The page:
Pages: 430, paperback
Publisher: Harper Collins
Date Released: December 1st, 2009
Genre: Young Adult / fantasy / Asian mythology
Where I got it from: bought
Eon has been studying the ancient art of Dragon Magic for four years, hoping he'll be able to apprentice to one of the twelve energy dragons of good fortune. But he also has a dark secret. He is actually Eona, a sixteen-year-old girl who has been living a dangerous lie for the chance to become a Dragoneye, the human link to an energy dragon's power. It is forbidden for females to practice the Dragon Magic and if discovered Eon faces a terrible death. (Taken from Goodreads)
There were a million things that I loved about this book. The fact that it was centered around Eastern mythology basically blew me away and had me begging for more. I've been able to find very few fantasy books with dragons and the Asian cultures being an influence, so it was very comforting to finally find something of interest.
The writing was brilliant, I found. Goodman writes in a very poetic way, describing every detail so perfectly, much like I wish could. Everything is very detailed and colourful, and she provided the reader with all the neccessary information, avoiding the feared 'info dump'. I could literally feel like I was in this fantasy world, as if I myself was seeing all those dragons, smelling those whiffs of frangipani, feeling all the pain that Eona was feeling (actually, on that note, it was so detailed in fact, that I felt queasy whenever I came across a part about pearls being threaded through the skin of the royals, and during some particularly graphic fight scenes).
Though, sometimes it seemed that despite all the intricate details, it was somewhat hard to decipher what was happening in the story. I found this happened most often when Eon entered the domain of her energy; it just wasn't explained properly, or maybe it was described too much.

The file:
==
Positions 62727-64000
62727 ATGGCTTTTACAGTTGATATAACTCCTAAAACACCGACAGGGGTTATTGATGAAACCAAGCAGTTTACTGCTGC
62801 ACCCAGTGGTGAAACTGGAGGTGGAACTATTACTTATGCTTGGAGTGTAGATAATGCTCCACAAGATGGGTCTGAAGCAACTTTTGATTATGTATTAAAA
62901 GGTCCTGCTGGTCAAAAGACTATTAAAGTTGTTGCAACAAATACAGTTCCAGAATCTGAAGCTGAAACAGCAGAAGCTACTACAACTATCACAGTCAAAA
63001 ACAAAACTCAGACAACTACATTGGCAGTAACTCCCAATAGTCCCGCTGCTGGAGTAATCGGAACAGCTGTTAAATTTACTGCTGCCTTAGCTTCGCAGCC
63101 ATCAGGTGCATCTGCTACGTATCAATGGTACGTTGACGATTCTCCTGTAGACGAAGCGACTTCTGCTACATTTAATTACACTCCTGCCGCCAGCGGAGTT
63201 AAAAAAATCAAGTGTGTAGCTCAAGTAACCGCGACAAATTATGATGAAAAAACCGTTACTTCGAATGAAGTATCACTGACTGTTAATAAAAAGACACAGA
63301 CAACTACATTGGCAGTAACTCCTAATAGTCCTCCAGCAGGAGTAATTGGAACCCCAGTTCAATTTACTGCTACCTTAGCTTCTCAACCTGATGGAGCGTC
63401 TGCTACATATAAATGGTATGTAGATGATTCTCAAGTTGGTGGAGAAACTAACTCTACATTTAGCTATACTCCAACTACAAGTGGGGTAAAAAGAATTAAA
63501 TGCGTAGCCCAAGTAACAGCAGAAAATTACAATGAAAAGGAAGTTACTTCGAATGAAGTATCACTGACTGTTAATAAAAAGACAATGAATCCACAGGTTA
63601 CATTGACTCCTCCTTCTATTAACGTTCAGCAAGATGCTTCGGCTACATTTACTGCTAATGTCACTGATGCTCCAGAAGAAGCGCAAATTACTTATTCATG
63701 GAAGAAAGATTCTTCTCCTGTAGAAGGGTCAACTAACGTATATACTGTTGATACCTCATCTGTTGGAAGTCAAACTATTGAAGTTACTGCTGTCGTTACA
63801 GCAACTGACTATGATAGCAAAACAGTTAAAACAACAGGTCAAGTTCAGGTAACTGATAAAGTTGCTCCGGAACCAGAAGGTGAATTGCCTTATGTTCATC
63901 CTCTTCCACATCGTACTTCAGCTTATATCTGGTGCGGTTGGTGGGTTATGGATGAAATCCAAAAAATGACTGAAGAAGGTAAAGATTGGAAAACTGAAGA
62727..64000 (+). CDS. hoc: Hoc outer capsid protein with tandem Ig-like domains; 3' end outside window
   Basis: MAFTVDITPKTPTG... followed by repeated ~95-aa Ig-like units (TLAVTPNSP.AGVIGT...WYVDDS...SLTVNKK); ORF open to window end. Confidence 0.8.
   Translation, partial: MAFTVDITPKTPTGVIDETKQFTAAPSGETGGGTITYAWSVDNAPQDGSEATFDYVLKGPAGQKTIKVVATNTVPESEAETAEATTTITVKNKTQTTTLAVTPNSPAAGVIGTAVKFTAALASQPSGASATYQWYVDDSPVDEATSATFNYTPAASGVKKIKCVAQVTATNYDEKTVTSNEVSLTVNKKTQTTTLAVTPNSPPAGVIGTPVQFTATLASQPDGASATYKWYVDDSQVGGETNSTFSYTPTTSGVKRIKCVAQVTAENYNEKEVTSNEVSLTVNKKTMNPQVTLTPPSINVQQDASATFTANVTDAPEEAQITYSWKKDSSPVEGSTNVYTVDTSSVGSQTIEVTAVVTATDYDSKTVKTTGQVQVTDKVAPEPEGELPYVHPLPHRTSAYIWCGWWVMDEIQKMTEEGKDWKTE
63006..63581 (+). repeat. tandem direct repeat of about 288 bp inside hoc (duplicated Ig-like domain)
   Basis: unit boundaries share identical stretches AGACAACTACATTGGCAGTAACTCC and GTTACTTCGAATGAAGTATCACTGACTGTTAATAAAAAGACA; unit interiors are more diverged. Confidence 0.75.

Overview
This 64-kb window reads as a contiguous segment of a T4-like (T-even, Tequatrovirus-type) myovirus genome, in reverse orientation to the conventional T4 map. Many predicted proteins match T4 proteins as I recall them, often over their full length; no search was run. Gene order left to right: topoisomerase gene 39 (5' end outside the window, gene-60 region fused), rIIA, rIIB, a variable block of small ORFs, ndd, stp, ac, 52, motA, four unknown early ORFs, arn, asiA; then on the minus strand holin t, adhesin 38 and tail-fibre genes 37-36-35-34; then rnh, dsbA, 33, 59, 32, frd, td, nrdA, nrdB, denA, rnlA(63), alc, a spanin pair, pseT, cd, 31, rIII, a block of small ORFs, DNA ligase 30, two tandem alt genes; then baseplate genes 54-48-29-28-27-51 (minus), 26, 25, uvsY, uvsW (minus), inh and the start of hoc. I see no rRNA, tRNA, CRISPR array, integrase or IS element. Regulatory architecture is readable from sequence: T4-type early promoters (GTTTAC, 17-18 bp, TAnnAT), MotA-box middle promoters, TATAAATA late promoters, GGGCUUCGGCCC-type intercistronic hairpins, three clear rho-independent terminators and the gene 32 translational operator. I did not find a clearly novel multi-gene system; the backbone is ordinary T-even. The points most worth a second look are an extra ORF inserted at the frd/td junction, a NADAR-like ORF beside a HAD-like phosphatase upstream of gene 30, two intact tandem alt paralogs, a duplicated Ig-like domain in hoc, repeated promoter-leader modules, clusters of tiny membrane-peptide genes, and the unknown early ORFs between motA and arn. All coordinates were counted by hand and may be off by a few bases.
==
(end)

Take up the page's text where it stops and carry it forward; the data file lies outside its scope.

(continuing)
The characters were well developed, and I loved how Eon was the opposite of what a hero is seen to be: female, the submissive sex in the society; and a cripple, which needs no explanation.
In a society where both are shunned, Eon has to pretend to be male or risk death. It was an interesting concept, and well played upon.
The role of genders in this world was a heavy theme, as shown by Sun energy for males and Moon energy for females. Also presented in the novel was Lady Dela, a transvesite (who provided most of the entertainerment, I found) and eunuchs. Honestly, I was blown away by that. This is the first YA novel I've read that has transvestites and eunuchs as characters, and talks about such mature themes. And I loved it. It shows that someone finally realises that teenagers shouldn't be shunned from such things. Plus, it was just so interesting, being told small pieces of information, new facts about this whole world of people I had barely known existed.
The plot was somewhat predicatable in some places, but completely unforseeable in other parts, so I guess it balances out. I did not expect Eon to not get chosen by the Rat Dragon, or to wake the Mirror Dragon, but then again, I did correctly assume that the Sun drug and the tea inhibiting her period had something to do with why the Mirror Dragon refused to show. That part was way too obvious for my liking.
What I disliked most was the ending, how Ido seemed to reform magically. It seemd almost unrealistic. I sort of loved him as a villain, he was fresh, devious and just interesting. Who doesn't love a villain that wants to rape the main character?
Overall, this book is something I would love to reread over and over again. I really can't wait for the next book, I'd love to see how things will pan out, and know what the hell happened to the prince (I was annoyed when it wasn't told).
Level of Interest: 5
Total Rating: 5/5